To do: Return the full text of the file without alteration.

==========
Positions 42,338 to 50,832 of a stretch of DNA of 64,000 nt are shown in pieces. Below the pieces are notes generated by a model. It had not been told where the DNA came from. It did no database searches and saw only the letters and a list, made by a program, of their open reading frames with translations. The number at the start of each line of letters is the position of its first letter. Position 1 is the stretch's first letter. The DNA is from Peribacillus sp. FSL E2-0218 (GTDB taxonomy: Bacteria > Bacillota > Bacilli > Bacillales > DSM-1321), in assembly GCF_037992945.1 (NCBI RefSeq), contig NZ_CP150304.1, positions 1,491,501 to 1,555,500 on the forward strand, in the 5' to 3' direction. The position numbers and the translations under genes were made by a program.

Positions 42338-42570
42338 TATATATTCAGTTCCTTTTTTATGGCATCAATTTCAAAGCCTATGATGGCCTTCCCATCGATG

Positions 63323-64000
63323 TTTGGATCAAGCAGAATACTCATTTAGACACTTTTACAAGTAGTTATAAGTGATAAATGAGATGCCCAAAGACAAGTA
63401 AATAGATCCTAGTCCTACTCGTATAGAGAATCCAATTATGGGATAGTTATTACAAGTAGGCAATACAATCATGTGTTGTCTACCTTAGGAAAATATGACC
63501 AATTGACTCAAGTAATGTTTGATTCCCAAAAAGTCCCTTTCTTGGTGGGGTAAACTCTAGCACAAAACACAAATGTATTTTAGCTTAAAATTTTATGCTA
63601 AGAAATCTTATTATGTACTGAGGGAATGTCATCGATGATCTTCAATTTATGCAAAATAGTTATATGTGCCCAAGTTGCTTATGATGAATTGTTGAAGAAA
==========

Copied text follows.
Positions 42,338 to 50,832 of a stretch of DNA of 64,000 nt are shown in pieces. Below the pieces are notes generated by a model. It had not been told where the DNA came from. It did no database searches and saw only the letters and a list, made by a program, of their open reading frames with translations. The number at the start of each line of letters is the position of its first letter. Position 1 is the stretch's first letter. The DNA is from Peribacillus sp. FSL E2-0218 (GTDB taxonomy: Bacteria > Bacillota > Bacilli > Bacillales > DSM-1321), in assembly GCF_037992945.1 (NCBI RefSeq), contig NZ_CP150304.1, positions 1,491,501 to 1,555,500 on the forward strand, in the 5' to 3' direction. The position numbers and the translations under genes were made by a program.

Positions 42338-42570
42338 TATATATTCAGTTCCTTTTTTATGGCATCAATTTCAAAGCCTATGATGGCCTTCCCATCGATG

Positions 63323-64000
63323 TTTGGATCAAGCAGAATACTCATTTAGACACTTTTACAAGTAGTTATAAGTGATAAATGAGATGCCCAAAGACAAGTA
63401 AATAGATCCTAGTCCTACTCGTATAGAGAATCCAATTATGGGATAGTTATTACAAGTAGGCAATACAATCATGTGTTGTCTACCTTAGGAAAATATGACC
63501 AATTGACTCAAGTAATGTTTGATTCCCAAAAAGTCCCTTTCTTGGTGGGGTAAACTCTAGCACAAAACACAAATGTATTTTAGCTTAAAATTTTATGCTA
63601 AGAAATCTTATTATGTACTGAGGGAATGTCATCGATGATCTTCAATTTATGCAAAATAGTTATATGTGCCCAAGTTGCTTATGATGAATTGTTGAAGAAA